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English Vocabulary for visiting the DOCTOR
Description: When you are not feeling well, you should visit the doctor to get help. But how do you explain your problem in English? In this lesson, I will give you lots of vocabulary to help you describe what is wrong. There will also be some useful practical information about prescriptions and medicines. After watching, make sure to do the quiz at https://www.engvid.com/english-vocabulary-visiting-the-doctor/ to test your understanding!

TRANSCRIPT

Hi. I'm Gill from www.engvid.com, and oh dear, I've been working all day, I've got a terrible headache. I think I need to see the doctor. But later. I have to put you first, all of you watching. You're my priority. So, let's have a look today. The subject of the lesson is visiting the doctor when you have a headache or a pain somewhere else, if you're feeling sick, all of those things.

So, visiting the doctor. Going to the GP's surgery. Now, in the UK a doctor who has a... Where you go to them in a building, it's called their surgery. It doesn't mean they cut you open and do surgery. It's not that kind of surgery. That's done in a hospital in an operating theatre, but this is like... Often it's just an ordinary house type of building, you go in, you see the doctor. It's called the doctor's surgery. And GP is sometimes used. It stands for "General Practitioner". It just means that doctor deals with all kinds of different problems. People come in off the street when they have something wrong with them.

So, visiting the doctor. First of all, you have to make an appointment. It's not called a meeting. It's an appointment. You can either phone, go in. Some doctors you can book online through their website, making an appointment. Then you go in to see the doctor or possibly a nurse, some surgeries have nurses as well as doctors. You go in to see the doctor or to see the nurse. Okay? You have to describe your symptoms, like, what is wrong. My headache. Or: "Oh, feeling sick", that's a symptom, what you're feeling that is wrong, why you are there. Describe the symptoms. And we will look at some specific symptoms in the second half of the lesson. Right.

You may, depending on what the problem is, the doctor or the nurse may want to give you a physical examination. They want to sort of feel things and have a look, and... So sometimes you may want someone, if you're a lady, you may want a female doctor. If you're a man, you may want to see a male doctor. In the UK it's very easy to ask for whichever you prefer. If it's a bit embarrassing, you may want to see a doctor who is the same gender as you. So that's okay. Right.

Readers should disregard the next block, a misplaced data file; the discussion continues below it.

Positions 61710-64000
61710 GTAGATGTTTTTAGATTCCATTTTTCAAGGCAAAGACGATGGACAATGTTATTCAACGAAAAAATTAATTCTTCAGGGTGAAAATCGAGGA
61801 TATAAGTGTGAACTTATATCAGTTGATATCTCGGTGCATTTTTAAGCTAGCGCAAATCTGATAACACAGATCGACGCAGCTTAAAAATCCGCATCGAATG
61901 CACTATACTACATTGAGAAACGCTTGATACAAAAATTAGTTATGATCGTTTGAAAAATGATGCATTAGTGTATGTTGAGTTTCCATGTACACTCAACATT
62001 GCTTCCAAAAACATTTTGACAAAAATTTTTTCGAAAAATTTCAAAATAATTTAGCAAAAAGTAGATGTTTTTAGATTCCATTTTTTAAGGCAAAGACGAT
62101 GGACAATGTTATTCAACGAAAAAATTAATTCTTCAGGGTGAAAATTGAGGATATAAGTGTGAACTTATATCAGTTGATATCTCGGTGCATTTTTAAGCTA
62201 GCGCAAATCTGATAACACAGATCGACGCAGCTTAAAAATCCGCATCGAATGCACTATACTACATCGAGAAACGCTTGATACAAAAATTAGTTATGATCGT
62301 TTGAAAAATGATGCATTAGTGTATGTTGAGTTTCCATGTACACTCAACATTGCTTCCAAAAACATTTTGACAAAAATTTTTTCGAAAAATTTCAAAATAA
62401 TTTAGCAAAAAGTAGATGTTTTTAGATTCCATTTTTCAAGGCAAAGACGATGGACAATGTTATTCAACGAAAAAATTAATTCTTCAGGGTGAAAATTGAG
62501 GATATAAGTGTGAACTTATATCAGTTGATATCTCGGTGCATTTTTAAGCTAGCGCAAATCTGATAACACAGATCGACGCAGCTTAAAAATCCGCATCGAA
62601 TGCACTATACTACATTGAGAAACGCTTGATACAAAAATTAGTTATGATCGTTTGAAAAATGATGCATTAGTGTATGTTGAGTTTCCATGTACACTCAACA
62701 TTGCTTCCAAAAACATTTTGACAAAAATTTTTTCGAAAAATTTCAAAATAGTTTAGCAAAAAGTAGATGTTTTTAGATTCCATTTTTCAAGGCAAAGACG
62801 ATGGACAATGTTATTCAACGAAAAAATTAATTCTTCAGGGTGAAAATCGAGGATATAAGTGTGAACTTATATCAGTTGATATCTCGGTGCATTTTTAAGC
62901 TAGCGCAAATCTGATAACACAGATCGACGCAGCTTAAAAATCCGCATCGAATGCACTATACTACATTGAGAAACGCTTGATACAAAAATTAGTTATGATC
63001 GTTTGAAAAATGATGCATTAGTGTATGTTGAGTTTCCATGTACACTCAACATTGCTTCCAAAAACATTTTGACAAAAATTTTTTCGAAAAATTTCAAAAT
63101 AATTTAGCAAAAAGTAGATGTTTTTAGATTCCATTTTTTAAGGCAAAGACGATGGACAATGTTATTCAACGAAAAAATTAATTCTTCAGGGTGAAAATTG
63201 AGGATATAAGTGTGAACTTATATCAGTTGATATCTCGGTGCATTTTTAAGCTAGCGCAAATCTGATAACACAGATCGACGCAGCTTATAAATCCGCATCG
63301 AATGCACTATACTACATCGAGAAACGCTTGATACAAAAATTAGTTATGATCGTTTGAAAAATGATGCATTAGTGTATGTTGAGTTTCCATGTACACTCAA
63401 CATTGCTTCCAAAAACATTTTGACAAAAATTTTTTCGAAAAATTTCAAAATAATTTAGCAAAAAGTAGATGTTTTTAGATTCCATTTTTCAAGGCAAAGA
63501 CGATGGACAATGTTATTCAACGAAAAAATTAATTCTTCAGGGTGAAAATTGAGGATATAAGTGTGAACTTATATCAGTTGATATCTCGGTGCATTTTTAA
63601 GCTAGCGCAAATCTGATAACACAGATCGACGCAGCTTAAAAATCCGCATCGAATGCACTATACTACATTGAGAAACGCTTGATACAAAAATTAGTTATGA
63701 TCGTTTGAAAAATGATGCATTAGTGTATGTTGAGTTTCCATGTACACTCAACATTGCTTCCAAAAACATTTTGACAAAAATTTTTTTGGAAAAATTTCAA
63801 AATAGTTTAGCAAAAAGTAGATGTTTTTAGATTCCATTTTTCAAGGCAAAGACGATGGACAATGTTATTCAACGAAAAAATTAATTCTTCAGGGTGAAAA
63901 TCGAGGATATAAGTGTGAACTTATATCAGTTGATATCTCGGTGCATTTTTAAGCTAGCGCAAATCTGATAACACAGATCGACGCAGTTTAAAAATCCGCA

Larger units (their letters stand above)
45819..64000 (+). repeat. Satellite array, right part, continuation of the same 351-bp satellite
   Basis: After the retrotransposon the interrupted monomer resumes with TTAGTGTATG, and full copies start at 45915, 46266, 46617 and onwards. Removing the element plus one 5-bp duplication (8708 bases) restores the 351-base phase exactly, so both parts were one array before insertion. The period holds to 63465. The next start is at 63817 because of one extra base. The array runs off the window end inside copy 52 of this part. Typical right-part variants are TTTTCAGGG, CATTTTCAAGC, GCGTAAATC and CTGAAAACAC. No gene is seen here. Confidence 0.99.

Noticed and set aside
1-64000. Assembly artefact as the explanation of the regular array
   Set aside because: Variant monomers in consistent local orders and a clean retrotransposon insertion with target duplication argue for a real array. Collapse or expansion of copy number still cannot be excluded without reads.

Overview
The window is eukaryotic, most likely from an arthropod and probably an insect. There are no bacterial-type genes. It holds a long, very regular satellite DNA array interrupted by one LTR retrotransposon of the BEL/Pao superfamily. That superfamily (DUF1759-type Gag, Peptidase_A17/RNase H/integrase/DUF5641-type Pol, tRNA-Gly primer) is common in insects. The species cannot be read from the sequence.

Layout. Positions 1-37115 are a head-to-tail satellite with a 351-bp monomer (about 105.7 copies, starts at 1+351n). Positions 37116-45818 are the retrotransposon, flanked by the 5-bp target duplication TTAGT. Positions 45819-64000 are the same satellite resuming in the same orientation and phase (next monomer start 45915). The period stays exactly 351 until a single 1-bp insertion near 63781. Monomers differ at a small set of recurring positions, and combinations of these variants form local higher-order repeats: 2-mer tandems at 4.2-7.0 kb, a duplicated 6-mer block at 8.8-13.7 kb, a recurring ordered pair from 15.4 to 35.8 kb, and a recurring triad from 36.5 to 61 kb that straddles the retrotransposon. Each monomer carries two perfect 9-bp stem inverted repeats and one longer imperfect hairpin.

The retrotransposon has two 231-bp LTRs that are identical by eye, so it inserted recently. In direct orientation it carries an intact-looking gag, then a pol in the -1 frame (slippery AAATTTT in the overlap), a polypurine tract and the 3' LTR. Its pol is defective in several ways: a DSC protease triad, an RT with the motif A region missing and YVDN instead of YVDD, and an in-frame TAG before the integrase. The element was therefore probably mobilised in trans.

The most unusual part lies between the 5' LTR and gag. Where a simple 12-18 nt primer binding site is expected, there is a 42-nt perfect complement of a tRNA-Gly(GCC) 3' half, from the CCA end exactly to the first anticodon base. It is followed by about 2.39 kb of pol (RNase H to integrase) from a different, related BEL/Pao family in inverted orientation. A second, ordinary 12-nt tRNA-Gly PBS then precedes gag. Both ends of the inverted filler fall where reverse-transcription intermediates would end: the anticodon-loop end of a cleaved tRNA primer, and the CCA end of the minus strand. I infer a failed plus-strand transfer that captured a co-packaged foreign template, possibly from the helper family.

When you see the doctor and the doctor decides what kind of medication you need or medicine, medication, the doctor gives you a piece of paper which is called a prescription which is for medicine, either pills... Another word for "pills" is "tablets", little things you take out of a bottle and swallow. It might be cream. If you've burnt your skin, you might have some cream to put on to heal it. Or liquid if you need something, like to drink some kind of tonic. There may be a liquid in a bottle that you have to drink. Okay.

You've got your prescription, piece of paper, you have to go and get the medicine because the doctor at the surgery does not usually give you the medication. You have to go, you have to take your prescription to a pharmacy. The other name for "pharmacy" is "chemist" or "chemist shop" where they have a place where they keep lots of pills, all sorts of drugs and things, legal drugs I hasten to add. When you say "drugs", people sometimes think: "Oh, illegal." But no, these are drugs. Medicine is drugs. Okay? So you go to get your prescription, you get your medication.

The instructions on the bottle or on the container tells you the dosage, how much to take. Maybe two pills per day, four pills per day, one pill after each meal, that kind of thing. That's the dosage or the dose. And how often, the frequency; once a day, twice a day, so on.

Hopefully with one set of medication you will be better within a few days, but if there is still a problem after a few days and you've taken all your pills or whatever, you may have to make a return visit to the doctor. So another appointment. You may need a repeat prescription, which is more... More drugs because the first drugs haven't worked. A repeat prescription for the same thing. If the doctor decides to try different drugs, then it will be a different prescription, not a repeat prescription. Okay, so that's just the general introduction to the whole process, and we will now move on and have a look at the symptoms and how to describe what is wrong. Okay.

Okay, so here we have the various symptoms that you may have to describe to the doctor or to the nurse. First of all, the word "ache" is pronounced like a "k". It looks like "h", but it's pronounced: "ake" with a "k" sound. You can have a backache. Oh, back is aching. Stomach ache.
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